Luke Maas, Edina
It’s not the deduction that should inspire giving, anyway
The Oct. 18 commentary by William Dolan and John James on tax reform (“Tax reform, as proposed, threatens charitable giving”) was a bit insulting. To imagine that the only reason people make charitable contributions is because they are tax deductible is wrong. A number of years ago, I was involved in asking people to contribute their money to a worthwhile effort in an “upcountry” village in Sierra Leone in West Africa. If someone asked if a contribution was tax deductible, I stated that if that was the incentive to give money, then I did not want theirs. People should share their resources because they are touched by the need and wish to respond to it. I shared with contributors how their money was used.
If the standard deduction is increased to the point where people no longer itemize their deductions, it does not follow that charitable contributions will suffer. My wife and I rarely itemize deductions but continue to make charitable contributions simply because a need exists and one should respond to it. When people have more disposable income, they also have a greater capacity to assist others. That is a reality!
I would hope that people help others simply because they can.
John Strahan, Brooklyn Park
STATE EMPLOYEE CONTRACTS
I’m proud to work for my fellow Minnesotans; I’m not getting rich
I was stunned by state Rep. Marion O’Neill’s Oct. 19 counterpoint (“Incomplete, inaccurate data sank state pay deal”). She took a 45 percent pay raise for herself as a legislator and gave massive tax breaks to big corporations and her wealthy buddies. Now she wants to take away a cost-of-living raise from state employees and blame us for the budget mess Republicans created.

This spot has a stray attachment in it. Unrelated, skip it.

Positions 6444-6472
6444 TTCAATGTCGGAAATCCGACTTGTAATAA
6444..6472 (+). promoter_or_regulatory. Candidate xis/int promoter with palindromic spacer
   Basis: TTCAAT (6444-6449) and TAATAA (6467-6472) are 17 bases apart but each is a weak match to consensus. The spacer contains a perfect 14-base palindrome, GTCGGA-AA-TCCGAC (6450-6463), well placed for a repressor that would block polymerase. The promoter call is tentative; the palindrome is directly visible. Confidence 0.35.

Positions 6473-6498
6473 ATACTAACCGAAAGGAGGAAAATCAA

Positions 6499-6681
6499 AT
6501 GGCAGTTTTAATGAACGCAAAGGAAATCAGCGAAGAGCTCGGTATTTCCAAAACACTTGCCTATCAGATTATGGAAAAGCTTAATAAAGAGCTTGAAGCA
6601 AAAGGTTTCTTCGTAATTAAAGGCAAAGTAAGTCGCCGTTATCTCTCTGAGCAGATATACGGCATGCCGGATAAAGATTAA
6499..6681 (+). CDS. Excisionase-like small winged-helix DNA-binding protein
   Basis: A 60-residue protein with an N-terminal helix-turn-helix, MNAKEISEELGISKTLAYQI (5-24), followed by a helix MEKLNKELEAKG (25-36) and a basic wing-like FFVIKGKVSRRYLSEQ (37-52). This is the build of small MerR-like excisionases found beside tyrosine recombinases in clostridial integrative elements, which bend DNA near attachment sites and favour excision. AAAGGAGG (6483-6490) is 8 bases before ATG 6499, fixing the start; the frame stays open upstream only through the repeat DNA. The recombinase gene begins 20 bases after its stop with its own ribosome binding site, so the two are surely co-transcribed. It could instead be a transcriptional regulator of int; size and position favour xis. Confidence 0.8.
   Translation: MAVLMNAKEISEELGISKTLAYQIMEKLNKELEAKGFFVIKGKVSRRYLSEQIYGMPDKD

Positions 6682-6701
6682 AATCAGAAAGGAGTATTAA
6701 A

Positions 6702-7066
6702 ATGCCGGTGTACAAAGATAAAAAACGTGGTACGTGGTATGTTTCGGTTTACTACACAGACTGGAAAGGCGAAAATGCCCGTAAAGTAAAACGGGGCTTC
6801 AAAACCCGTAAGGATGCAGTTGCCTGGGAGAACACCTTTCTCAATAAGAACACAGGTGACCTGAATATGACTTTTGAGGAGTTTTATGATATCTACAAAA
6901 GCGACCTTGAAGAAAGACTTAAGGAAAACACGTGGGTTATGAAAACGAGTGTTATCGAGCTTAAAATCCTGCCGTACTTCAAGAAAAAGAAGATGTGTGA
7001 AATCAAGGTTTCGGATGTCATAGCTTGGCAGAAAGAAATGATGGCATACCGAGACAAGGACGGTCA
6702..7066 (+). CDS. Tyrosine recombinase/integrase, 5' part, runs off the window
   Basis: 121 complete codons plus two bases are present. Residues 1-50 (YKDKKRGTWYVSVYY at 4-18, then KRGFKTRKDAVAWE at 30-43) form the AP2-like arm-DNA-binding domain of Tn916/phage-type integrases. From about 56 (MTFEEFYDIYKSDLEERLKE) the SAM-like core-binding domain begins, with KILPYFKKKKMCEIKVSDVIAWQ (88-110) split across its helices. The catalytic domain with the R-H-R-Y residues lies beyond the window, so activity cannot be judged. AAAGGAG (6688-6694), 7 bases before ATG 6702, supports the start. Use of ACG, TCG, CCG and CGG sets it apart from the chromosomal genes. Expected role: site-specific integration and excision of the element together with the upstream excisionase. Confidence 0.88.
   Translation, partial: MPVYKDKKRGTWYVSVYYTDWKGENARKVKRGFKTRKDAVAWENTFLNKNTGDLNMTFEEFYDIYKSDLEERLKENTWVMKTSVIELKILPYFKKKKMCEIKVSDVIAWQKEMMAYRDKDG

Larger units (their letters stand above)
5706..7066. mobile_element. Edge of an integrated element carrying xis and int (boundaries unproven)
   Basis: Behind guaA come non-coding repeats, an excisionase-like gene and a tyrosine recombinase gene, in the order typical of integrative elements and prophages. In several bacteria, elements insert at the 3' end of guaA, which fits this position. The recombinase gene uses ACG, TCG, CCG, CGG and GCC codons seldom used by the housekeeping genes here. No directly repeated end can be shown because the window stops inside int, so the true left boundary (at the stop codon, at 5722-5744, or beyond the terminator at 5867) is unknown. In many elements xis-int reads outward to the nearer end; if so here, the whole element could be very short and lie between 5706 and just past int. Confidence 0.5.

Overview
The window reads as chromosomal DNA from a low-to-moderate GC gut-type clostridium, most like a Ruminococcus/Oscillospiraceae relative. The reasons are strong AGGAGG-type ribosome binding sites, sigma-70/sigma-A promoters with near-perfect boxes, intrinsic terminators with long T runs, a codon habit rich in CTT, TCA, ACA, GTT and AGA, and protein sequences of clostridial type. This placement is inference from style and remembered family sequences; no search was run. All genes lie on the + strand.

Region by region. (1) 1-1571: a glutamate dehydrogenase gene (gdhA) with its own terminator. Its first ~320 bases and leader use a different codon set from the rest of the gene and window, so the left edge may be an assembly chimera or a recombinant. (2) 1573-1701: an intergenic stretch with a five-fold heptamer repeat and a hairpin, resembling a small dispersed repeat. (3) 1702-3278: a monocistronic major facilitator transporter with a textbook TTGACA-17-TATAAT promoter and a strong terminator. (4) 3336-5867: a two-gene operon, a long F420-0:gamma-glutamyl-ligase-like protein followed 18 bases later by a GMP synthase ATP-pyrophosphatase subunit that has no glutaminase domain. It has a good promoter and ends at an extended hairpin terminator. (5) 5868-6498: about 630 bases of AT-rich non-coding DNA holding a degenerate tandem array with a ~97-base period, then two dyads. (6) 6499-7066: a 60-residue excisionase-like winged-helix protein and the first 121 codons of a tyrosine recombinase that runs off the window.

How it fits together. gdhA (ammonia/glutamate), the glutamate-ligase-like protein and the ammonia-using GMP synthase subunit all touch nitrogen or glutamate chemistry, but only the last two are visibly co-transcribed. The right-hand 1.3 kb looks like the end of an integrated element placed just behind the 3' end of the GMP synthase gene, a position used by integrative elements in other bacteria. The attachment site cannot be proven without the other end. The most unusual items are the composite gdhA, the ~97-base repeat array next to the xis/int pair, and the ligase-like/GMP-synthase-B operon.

Wages and benefits for all state employees account for only 2 percent of the state budget. We are not the problem. We are your friends, your neighbors and your customers.
I’m proud to do Minnesota’s work. I plow roads, patch potholes and fix bridges for the Department of Transportation. I don’t get rich working for the state, but I make a difference every day by keeping motorists safe.
Republicans say that government needs to be run like a business. I’ve worked in the private sector, and no boss ever treated me with so much disrespect.
Mike Lindholt, Roseville
ST. CLOUD AND REFUGEES
A pause on resettlement is desired and would add clarity
Many of us in St. Cloud are in total agreement with City Council Member Jeff Johnson (“St. Cloud discusses freeze on refugee resettlement,” Oct. 18). He is asking for a moratorium (pause) in the Refugee Resettlement Program, which is what many of us believe to be crucial for our community. Why is Council Member Steve Laraway afraid of the blinkers being taken off and our community being made totally aware of all the issues we are concerned about being made public?
Kate O’Malley, St. Cloud
LITTLE BLUE LIBRARIES
An excellent example of police officers’ commitment to city
I sing loud hosannas to the Minneapolis women and men in blue for launching Little Blue Libraries (“Launching Little Blue Libraries: Some Mpls. officers will hand out books from squads-turned-bookmobiles,” Oct. 18). No better way to create and affirm community than to encourage every one of us, especially our children, to read more. Those who read learn to dream together — the stuff of building and rebuilding long-lasting relationships. Many thanks, Police Chief Medaria Arradondo — and to all Blues!
Judith Monson, St. Paul